Nunavut airlines present united front at codeshare hearings

MLAs grill airline execs for six hours at legislature caucus meeting


Presidents choice: the heads of Nunavut's three codesharing airlines pose outside the legislative assembly Jan. 26. From left: First Air's Brock Friesen, Canadian North's Steve Hankirk, and Gary Bell of Calm Air. (PHOTO BY STEVE DUCHARME)

Presidents choice: the heads of Nunavut’s three codesharing airlines pose outside the legislative assembly Jan. 26. From left: First Air’s Brock Friesen, Canadian North’s Steve Hankirk, and Gary Bell of Calm Air. (PHOTO BY STEVE DUCHARME)

If Nunavut MLAs hoped to hear “It’s Hard to Say I’m Sorry” for controversial codeshare agreements between Nunavut’s three main airlines — Canadian North, First Air and Calm Air — the tune they heard instead was “The Times They Are a-Changin,’” from largely unapologetic airline executives this week.

Those executives appeared before a special full caucus meeting of Nunavut’s legislative assembly Jan. 26.

“Running an airline is expensive everywhere, but nowhere near as expensive as here,” First Air President and CEO Brock Friesen said as he defended his airline’s codeshare agreements alongside presidents of the other two airlines at Nunavut’s legislature.

“We can’t go back to the old days,” he said, citing growing costs in aircraft maintenance, fuel and infrastructure.

It was a stiff rebuff to the tone set early on by Nunavut Premier Peter Taptuna, who didn’t mince words in his opening statement.

“If the northern airline market cannot handle more than one company operating in a given region, you are basically asking for a monopoly,” said Taptuna.

“We have seen deteriorating services, we have seen cargo backups, we have seen changes in schedules that we have not had any input in.”

Airlines executives admitted to “growing pains” in the new business model, but insisted that changes had to be done to account for operational costs in Nunavut — which they said are three-times higher than in the South.

“The status quo was simply not sustainable for either Calm Air or First Air,” said Calm Air President Gary Bell.

Calm Air took over all service in the Kivalliq region in July 2015, following its codeshare arrangement to sell seats on its aircraft with First Air.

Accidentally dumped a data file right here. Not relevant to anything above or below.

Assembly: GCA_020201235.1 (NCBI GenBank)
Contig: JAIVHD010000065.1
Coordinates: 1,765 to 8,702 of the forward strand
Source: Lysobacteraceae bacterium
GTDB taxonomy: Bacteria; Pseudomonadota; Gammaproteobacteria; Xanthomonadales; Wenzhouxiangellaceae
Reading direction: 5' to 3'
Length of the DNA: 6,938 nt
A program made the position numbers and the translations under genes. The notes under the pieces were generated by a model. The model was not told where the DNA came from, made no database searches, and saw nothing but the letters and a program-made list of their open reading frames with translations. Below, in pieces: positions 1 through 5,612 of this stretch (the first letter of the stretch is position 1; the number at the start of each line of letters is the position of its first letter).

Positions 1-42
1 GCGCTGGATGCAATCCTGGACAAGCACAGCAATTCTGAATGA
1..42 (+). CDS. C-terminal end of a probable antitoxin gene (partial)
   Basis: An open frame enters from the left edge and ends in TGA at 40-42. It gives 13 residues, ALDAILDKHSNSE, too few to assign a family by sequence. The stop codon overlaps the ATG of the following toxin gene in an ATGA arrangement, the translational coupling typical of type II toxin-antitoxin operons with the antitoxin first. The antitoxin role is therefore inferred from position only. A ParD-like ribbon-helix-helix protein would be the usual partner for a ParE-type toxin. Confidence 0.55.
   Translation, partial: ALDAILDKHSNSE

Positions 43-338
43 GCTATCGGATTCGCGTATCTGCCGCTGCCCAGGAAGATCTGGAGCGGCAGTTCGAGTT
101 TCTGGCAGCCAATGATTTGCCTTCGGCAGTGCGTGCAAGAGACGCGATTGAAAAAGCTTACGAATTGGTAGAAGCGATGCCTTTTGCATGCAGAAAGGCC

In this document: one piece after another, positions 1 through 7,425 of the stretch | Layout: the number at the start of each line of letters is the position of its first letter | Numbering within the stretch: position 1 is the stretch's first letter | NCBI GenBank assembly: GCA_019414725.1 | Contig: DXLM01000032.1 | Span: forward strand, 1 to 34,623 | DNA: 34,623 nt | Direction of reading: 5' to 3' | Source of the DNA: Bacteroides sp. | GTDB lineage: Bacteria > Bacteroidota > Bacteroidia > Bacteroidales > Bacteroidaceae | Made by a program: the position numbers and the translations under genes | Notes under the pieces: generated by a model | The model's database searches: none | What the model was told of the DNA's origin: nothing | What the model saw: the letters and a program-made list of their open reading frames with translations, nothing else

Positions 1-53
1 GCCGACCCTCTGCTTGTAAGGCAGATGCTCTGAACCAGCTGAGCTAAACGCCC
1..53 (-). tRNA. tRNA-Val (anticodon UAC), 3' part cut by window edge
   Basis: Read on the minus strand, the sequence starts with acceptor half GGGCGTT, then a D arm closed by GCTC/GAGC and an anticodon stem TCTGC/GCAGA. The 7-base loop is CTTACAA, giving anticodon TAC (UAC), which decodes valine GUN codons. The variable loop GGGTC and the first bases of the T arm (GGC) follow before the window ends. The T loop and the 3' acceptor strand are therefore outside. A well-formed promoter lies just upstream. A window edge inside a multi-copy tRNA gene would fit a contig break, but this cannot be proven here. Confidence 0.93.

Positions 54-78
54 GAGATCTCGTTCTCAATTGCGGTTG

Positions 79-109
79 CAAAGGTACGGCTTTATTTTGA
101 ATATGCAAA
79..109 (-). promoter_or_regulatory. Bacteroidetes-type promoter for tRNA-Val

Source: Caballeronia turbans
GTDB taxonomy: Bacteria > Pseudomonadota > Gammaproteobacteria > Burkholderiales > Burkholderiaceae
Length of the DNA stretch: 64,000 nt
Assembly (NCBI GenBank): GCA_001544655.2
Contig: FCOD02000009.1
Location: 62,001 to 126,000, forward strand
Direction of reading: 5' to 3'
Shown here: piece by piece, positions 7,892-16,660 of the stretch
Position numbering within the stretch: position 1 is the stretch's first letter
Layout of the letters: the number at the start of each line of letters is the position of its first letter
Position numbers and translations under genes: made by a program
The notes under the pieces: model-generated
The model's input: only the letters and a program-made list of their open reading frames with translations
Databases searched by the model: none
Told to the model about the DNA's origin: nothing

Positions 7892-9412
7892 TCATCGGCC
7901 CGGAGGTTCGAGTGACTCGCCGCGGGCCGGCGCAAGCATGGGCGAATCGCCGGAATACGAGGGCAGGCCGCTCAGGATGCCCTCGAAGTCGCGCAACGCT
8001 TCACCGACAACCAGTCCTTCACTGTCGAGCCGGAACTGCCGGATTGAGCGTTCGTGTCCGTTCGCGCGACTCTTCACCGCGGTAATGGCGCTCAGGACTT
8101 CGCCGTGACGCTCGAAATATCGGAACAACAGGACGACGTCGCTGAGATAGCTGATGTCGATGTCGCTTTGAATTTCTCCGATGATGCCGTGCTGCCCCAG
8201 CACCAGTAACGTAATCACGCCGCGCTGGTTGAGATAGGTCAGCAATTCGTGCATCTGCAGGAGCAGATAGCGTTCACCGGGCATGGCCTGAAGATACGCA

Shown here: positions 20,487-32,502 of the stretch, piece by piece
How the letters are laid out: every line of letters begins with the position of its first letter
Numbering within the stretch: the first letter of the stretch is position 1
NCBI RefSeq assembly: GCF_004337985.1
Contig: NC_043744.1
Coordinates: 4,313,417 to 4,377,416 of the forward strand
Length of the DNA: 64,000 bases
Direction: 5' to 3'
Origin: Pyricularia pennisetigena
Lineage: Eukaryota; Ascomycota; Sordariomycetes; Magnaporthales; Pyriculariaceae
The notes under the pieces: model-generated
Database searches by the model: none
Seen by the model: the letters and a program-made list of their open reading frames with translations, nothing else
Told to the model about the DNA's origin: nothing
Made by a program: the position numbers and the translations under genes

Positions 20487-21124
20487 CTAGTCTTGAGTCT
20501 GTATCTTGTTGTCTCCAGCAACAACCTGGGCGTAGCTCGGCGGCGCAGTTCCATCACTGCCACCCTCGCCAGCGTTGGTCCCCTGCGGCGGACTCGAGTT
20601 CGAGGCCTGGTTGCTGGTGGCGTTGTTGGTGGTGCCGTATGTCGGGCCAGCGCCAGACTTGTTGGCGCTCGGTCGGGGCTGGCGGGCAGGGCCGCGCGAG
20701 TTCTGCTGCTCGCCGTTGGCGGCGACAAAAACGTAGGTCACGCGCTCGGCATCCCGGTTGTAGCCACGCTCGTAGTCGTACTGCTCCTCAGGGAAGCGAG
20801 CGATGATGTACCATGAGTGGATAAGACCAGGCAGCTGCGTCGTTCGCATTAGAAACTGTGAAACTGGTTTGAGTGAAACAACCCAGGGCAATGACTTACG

“These changes have not been without some growing pains… resulted in cancelled flights, delayed departures and arrivals, medical samples not being flown out in a timely manner, delayed cargo and misplaced cargo,’ he continued.

Bell explained that when the codeshare agreement was implemented in July, unseasonable weather forced Calm Air to cancel hundreds of flights — resulting in a backlog of cargo and extended layovers in the early months.

“We got a lot of that worked out right before Christmas time,” Bell said, adding that the backlog is “materially resolved at this point.”

“The model we now have is the right model.”

And back-end improvements to booking systems and cargo management will smooth things out going forward, the airlines said.

“Effectively this month we have a new system,” Friesen said.

But the united front presented by the airlines didn’t stop an onslaught of questions levied by Nunavut MLAs over the course of the six-hour meeting.

“Who is really benefiting from split-revenues?” Baker Lake MLA Simeon Mikkungwak said on the codeshare agreement. “The airlines or the people?”

“We had to do something and this was the best thing we could come up with,” replied Canadian North President Steve Hankirk.

Rankin Inlet North–Chesterfield Inlet MLA Tom Sammurtok wanted executives to explain why flight schedules for the Iqaluit-Rankin-Yellowknife trans-territorial corridor were altered.

“Quite simply that was one of the worst money making routes in the history of the North,” said Friesen.

“The route itself has such weak economics… We’ve created a service that comes close to breaking even.”

And Education Minister Paul Quassa asked First Air if more popular corridors couldn’t subsidize local routes that were necessary but costly to the airlines.

First Air replied that route subsidization was common among all airlines, but some local service was simply too expensive for an airline to maintain.

“The strong have to help the weak. But the very weak have to go,” Friesen said, referring to First Air’s cancelled service to Naujaat.

Gjoa Haven MLA Tony Akoak asked executives if they felt they were part of the problem for the high cost of food in Nunavut.

Freizen answered that First Air works as efficiently as possible to keep food rates low, but admitted freight does impact costs in Nunavut retail.

“We might be part of the problem but we’re certainly doing our part to be part of the solution.”

“Out lowest margin is in the freight business,” agreed Bell, ““I don’t see a lot of potential change there in being able to reduce those costs.”

All three airlines said they were open to exploring new services and routes, but not at the cost of revenue.

“There will be further adjustments, provided they make economic sense,” said Friesen.

Canada’s federal Competition Bureau is still reviewing the airline’s codeshare arrangement, after meeting with the Government of Nunavut, the City of Iqaluit and the airlines last year.

The caucus meeting ended with Taptuna thanking the airlines for their answers, and in some cases “non-answers.”

Taptuna said he would follow up the meetings with a formal letter to each airline president, which he will also make available to the public.

MLAs return to Nunavut’s Legislative Assembly for their winter sitting scheduled to get underway Feb. 24.

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